Organize against the continuation of in-person classes!

Appalachian State faculty member issues open letter against administration’s reckless COVID-19 policies

Students wear masks on campus at the University of North Carolina in Chapel Hill, N.C., Tuesday, Aug. 18, 2020. (AP Photo/Gerry Broome)

This week, students at Appalachian State University in Boone, North Carolina received an email from the university administration warning that faculty may be sharing information opposed to the university’s current COVID safety protocols.

The email was sent in response to an open letter, written by a professor in the Sustainable Development program, condemning the reckless attitude of the administration in their drive to fully reopen the university to in-person instruction. The letter, when released, was circulated widely on social media and found broad support among students and faculty who share the same concerns.

The professor, who previously worked at the US Centers for Disease Control and Prevention (CDC) currently conducts research in the realm of public health, called out the administration for its negligence towards the health of students and faculty.

He wrote, “In so many ways, the Appalachian State administration has failed us throughout this pandemic and now, despite a month of warning that we could face another major covid surge, they have done virtually nothing to set us up for a safe, undisrupted semester.

“There are many things they could do, including requiring vaccines and boosters, providing better masks, better testing and tracing, clearer and more thorough quarantine requirements, clearer guidelines and support for faculty for dealing with student sickness and prolonged absences, and possibly beginning online temporarily to ensure an orderly semester. It seems extremely unlikely, however, that the university will make any policy changes that protect us beyond the CDC’s minimal guidelines.

“The Chancellor even refused to meet with faculty to discuss these measures and told the Faculty Senate that the university’s safety officers would never take questions again. Given this leadership vacuum, the only hope left is us. You and me. Students and faculty.

“If App’s leaders are no more capable of delivering a safe, undisturbed, high quality learning environment now than they were two years ago, then it’s up to us to become our own leaders…”

In response, the administration lashed out, deeming the letter’s information false and even harmful:

“Dear Students, It has come to our attention that some faculty might be sharing misinformation about university COVID safety protocols, procedures and decision-making that are inaccurate and potentially harmful. Please be aware that the definitive source for COVID safety protocols is the university’s COVID website. Last week, you received four official university email messages that detailed COVID safety protocols for the Spring semester.”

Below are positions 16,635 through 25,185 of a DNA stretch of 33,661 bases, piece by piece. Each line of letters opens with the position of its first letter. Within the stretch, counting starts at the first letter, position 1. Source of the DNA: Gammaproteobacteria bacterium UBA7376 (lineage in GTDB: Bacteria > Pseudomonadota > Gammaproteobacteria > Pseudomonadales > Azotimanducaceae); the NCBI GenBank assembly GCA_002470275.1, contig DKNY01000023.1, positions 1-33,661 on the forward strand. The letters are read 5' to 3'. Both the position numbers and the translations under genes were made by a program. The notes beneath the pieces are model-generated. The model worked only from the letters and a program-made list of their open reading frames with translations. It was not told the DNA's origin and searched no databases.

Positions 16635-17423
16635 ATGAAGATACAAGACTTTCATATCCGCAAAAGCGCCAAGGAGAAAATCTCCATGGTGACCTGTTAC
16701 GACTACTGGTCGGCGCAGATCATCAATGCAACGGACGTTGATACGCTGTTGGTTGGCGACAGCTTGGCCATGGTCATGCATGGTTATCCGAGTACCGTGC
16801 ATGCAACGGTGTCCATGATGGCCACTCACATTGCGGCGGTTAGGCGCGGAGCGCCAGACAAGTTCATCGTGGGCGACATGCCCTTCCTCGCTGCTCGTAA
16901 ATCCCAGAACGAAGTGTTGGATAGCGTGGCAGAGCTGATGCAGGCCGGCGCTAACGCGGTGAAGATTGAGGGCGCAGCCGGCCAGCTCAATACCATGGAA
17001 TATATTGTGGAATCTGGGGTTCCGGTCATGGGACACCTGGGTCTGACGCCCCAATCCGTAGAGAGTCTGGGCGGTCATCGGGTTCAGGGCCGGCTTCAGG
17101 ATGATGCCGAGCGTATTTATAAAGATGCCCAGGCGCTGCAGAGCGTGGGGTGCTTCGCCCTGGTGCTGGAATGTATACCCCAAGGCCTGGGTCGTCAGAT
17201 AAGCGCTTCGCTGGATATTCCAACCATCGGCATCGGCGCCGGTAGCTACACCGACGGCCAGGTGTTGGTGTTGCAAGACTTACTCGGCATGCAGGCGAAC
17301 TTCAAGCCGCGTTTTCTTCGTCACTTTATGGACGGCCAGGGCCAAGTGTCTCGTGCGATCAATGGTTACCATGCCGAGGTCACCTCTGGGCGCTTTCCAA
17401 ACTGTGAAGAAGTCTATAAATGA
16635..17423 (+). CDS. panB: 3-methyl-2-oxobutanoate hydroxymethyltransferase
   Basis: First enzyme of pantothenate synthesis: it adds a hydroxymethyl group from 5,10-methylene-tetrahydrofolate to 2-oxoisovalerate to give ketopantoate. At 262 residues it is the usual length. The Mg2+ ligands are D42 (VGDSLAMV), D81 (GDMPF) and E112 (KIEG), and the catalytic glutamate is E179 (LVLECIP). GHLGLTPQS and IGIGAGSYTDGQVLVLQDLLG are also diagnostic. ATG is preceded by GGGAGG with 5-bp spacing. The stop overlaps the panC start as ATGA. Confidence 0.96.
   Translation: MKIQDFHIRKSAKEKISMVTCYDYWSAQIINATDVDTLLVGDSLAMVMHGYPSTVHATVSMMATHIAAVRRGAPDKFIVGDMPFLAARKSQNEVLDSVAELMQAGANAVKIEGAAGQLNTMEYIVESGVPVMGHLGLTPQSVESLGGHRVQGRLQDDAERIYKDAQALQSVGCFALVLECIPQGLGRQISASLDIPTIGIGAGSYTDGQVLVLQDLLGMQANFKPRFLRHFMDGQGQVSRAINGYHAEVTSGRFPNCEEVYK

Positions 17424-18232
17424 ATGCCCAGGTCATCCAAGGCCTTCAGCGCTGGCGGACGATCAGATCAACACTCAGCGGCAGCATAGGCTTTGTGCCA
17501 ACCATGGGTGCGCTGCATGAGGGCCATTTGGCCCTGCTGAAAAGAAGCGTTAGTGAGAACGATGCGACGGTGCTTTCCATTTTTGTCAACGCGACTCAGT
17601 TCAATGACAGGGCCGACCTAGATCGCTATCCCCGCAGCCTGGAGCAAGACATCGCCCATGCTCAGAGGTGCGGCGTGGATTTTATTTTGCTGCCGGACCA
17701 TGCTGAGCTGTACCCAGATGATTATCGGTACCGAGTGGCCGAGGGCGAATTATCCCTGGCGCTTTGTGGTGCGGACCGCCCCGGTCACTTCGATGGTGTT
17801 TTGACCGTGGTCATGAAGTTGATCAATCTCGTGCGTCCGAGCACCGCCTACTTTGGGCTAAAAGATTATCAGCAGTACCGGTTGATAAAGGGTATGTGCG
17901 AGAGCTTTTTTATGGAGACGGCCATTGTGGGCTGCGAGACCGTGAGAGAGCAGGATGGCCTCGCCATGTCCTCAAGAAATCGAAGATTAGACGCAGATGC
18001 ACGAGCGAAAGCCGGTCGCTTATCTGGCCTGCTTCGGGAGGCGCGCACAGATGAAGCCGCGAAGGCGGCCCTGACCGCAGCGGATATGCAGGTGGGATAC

The administration, to keep revenue flowing, is coming into direct conflict with science and the concern of students and staff with their drive to return to pre-pandemic conditions, no matter the cost to public health. In this it is following the lead of the Biden administration, which has demanded since taking office that K-12 schools and universities remain open, no matter the cost to public health and human life.

More broadly, the negligence of the administration, and developing concern of faculty and the student body can only be understood within the context of the current public health crisis, with first the Delta and now Omicron variants of COVID-19 surging across North Carolina, the United States, and the globe.

The state, where 1,975,543 have tested positive for the virus so far, and 19,850 have passed away since March 2020, is now being engulfed by a tidal wave of infections.

According to the News and Observer, this week has seen both single day case counts, as well as hospitalizations, break all previous records during the past two years of the pandemic.

On January 13 alone, 44,833 new cases were confirmed in North Carolina, and hospitalizations rose to 4,275, a total that has more than doubled in the last month. The state positivity rate is now 30.1 percent, six times the 5 percent goal state officials have deemed safe.

On Wednesday, more than two dozen hospitals released a joint statement calling for aid in response to the sharp rise in hospitalizations across the state. “Your personal decisions about how to coexist with the virus directly affect the health and well-being of your family and community.” According to the CDC, 99 percent of all new COVID-19 cases in the Southeast were attributed to the Omicron variant as of January 8.